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'We've got the jokers, the lovers, the fighters, a team of diversity'

David Pocock ‘is a really interesting character,’ says Michael Cheika.

Murray Kinsella reports from London

DAVID POCOCK CAUSED untold havoc for Argentina yesterday, shed what seemed like litres of his own blood and generally augmented the argument that he is the best player in the world.

David Pocock Pocock was rampant for the Wallabies yesterday. Source: James Crombie/INPHO

Such was his barely-credible impact in doing damage that he even managed to injure one of his own teammates, Israel Folau coming off the worse for Pocock’s kamikaze tackle on Joaquín Tuculet in the second half.

After creating that storm in Twickenham, Pocock went back to Australia’s team hotel, put the feet up and watched a couple of episodes of David Attenborough’s ‘Africa’ series on his laptop.

It’s wonder he could keep his eyes open through exhaustion and the bruising of his face, but the juxtaposition of battering himself in a rugby match and then calmly engaging with a nature documentary is pure Pocock.

In an Australia squad full of men with different backgrounds and characteristics, Pocock remains somewhat unique. An activist against homophobia and a man who publicly worries about climate change, the 27-year-old is a little different to the average professional sportsperson.

We’ve got a team of diversity,” said Michael Cheika this afternoon at the Lensbury Hotel when asked about Pocock.

“We’ve got people who have come from all different sorts of lands, their origins, as well as very different characters. I think we’ve got the extreme right, and we’ve got the extreme left to set them right in the way we think.

“We’ve got the jokers, the lovers, the fighters. David is a really interesting character. It’s been really good for me as I’ve got to know him a bit better. I’d only known him previously as an opponent, as opposed to somebody I train with.

“He’s a very interesting character away from the game, he’s just very interesting to talk to. His thoughts and the way he’s changing as well in his own evolution as a person and as a player.

David Pocock celebrates after the match The number eight was battered and bruised at the final whistle. Source: Billy Stickland/INPHO

“One of the big things for us is also about us growing up and maturing. He’s definitely an interesting guy and I really like that in teams. I like to have lots of different characters and people who think differently about everything.”

Pocock was born in Zimbabwe, growing up on a farm before he and his family were forced to leave the country amidst violence against white-owned farms. Now the back row runs a charity, Eightytwenty Vision, to support farmers in the southern African nation.

Wallabies captain Stephen Moore has been playing Test rugby with Pocock since 2008, as well as at club level for the past two years, and appreciates the human side of the breakdown merchant as much as his rugby ability.

“I’ve played a lot of footy with Dave at the Brumbies as well, he’s the vice-captain there,” said Moore. “I’ve had a lot to do with him and he’s a quality person. I think we talk a lot about his footy but he’s a quality person as well off the field.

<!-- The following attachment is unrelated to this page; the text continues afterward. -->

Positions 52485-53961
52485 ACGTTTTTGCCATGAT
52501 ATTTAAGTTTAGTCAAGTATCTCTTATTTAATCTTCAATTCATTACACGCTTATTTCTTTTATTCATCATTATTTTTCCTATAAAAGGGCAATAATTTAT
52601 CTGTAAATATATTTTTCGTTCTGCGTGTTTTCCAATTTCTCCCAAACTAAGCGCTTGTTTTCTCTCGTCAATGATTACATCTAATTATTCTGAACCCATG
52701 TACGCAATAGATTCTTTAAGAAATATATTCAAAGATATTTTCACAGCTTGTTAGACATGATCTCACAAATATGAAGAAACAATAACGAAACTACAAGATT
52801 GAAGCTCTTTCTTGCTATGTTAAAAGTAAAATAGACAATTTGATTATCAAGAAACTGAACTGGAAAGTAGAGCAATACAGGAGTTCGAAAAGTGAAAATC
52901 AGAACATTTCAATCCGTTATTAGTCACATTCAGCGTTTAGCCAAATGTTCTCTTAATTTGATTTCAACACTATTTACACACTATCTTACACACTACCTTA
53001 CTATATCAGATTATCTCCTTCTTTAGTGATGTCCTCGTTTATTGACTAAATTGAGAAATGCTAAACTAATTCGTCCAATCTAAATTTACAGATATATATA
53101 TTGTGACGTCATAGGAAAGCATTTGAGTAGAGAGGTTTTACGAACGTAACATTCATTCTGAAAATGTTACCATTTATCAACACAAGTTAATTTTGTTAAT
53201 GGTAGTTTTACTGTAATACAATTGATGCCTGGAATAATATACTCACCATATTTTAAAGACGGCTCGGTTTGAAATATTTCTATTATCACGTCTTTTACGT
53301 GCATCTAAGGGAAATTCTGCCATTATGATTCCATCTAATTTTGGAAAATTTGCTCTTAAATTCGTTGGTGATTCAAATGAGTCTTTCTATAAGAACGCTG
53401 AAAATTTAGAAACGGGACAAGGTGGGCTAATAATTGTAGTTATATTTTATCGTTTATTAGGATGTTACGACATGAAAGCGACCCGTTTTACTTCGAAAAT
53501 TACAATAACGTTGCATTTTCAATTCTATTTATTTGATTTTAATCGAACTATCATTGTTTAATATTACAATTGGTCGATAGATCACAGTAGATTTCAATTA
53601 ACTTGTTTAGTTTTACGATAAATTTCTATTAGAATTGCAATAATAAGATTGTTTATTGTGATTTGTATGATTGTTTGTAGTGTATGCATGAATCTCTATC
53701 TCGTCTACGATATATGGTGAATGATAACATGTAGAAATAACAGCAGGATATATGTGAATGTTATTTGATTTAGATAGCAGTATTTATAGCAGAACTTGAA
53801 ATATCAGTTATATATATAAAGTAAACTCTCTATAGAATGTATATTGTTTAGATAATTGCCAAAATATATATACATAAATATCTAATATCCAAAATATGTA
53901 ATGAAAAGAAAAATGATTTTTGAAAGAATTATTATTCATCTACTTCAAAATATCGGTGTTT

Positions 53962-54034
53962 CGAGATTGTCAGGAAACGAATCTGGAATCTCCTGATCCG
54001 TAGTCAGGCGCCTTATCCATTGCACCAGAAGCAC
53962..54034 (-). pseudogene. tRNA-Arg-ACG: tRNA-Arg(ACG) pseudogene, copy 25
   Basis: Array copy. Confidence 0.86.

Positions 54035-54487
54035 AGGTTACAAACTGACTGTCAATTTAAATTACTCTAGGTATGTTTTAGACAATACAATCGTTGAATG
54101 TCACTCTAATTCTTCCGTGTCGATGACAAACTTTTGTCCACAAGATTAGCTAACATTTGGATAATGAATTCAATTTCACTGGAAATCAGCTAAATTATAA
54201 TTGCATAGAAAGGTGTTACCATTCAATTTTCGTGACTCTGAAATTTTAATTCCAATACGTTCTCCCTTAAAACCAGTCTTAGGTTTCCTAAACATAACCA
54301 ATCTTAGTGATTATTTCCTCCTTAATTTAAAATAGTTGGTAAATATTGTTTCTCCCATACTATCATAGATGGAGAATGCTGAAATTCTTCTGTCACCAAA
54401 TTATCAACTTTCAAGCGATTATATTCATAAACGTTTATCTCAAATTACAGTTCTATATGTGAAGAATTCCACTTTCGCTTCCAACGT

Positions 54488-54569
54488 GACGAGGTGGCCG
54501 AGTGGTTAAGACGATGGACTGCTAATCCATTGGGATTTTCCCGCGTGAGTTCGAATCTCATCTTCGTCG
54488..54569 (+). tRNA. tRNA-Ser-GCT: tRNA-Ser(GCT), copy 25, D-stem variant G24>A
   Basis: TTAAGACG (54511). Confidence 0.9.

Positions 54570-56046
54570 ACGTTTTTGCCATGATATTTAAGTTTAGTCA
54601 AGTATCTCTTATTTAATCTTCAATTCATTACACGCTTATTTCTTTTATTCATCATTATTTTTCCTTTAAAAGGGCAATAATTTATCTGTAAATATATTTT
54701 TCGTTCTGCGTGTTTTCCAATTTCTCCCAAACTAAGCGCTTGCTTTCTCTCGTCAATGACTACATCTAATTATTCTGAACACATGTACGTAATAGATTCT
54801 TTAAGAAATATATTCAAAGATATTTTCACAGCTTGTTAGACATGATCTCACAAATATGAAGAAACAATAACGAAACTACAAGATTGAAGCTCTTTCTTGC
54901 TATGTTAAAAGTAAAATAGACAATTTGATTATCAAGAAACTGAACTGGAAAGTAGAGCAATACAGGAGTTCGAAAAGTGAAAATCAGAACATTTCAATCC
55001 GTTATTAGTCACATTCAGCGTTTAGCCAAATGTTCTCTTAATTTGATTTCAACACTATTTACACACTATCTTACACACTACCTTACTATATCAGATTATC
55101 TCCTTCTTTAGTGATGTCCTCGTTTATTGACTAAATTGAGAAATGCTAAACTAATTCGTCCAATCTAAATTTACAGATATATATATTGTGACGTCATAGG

He adds a lot to our team away from the field and that’s what we’re finding at the moment.”

Moore laughs as he reveals that other members of the Wallabies’ squad were playing around with a Segway last night in the Lensbury as Pocock buried himself in the world of black rhinos and mountain gorillas.

“We’ve got a very diverse range of characters,” said Moore. “That’s what’s great about any team environment. We’re lucky to have that.”

While Moore admits he is among the more serious individuals in the group, Drew Mitchell and Matt Giteau – both of whom Cheika worked hard to reintegrate despite their being based in France – provide some of the laughs.

Michael Cheika Cheika feels he has a good blend of personalities. Source: Billy Stickland/INPHO

“There’s a lot of different characters in the squad,” said Moore. “Drew Mitchell is a guy that probably didn’t think he’d be involved in this team and get this opportunity. He brings a huge amount of character to the team.

“He’s always joking and keeping a look at the lighter side of everything. That probably balances everything out.”

One of Cheika’s greatest attributes, according to Moore, is the ability to accommodate and encourage all personality types within the Wallabies squad. There are certainly a number of non-negotiables in terms of work rate, concentration and application, but the former Leinster coach is an understanding leader.

Seven weeks may not seem like a long time on the outside, but part of the reason Australia are in a World Cup final is their ability to function as a group within the pressures of this campaign.

“I think he’s very good at that,” said Moore, “he certainly allows different characters to express themselves. We don’t have any rules around the place I guess, we’ve just got common sense and everyone doing their job really well, respecting each other.

“There’s sometimes a tendency to want to do the same thing. Over my career I’ve learned a lot about that, just allowing each character to express themselves in different ways. I’ve learned a lot from Cheik about that and I think it’s a big contribution to a team.”

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Murray Kinsella

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